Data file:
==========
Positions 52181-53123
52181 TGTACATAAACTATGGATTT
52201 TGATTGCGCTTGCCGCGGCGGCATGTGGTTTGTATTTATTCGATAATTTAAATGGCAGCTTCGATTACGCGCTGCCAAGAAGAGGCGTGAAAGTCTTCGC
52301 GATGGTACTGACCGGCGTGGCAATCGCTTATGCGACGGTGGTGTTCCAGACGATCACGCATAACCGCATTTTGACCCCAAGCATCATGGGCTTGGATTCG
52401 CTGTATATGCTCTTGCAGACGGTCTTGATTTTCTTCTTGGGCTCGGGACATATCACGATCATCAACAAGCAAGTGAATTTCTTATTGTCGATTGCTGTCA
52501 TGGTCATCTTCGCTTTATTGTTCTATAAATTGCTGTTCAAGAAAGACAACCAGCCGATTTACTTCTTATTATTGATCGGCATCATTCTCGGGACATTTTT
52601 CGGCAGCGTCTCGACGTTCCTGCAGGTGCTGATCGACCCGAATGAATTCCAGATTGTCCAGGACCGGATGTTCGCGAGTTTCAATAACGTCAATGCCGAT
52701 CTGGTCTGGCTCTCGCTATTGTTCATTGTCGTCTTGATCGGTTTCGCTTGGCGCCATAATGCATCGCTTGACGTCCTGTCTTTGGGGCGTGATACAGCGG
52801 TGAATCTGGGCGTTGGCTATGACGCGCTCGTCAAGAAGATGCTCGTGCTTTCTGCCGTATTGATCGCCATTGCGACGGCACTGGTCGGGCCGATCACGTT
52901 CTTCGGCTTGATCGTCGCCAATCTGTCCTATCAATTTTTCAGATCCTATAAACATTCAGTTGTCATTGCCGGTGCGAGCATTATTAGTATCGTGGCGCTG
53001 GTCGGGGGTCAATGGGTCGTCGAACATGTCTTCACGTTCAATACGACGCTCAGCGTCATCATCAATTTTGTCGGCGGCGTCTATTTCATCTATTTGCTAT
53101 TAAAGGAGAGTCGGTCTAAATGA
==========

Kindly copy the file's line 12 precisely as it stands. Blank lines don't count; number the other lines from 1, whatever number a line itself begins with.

53101 TAAAGGAGAGTCGGTCTAAATGA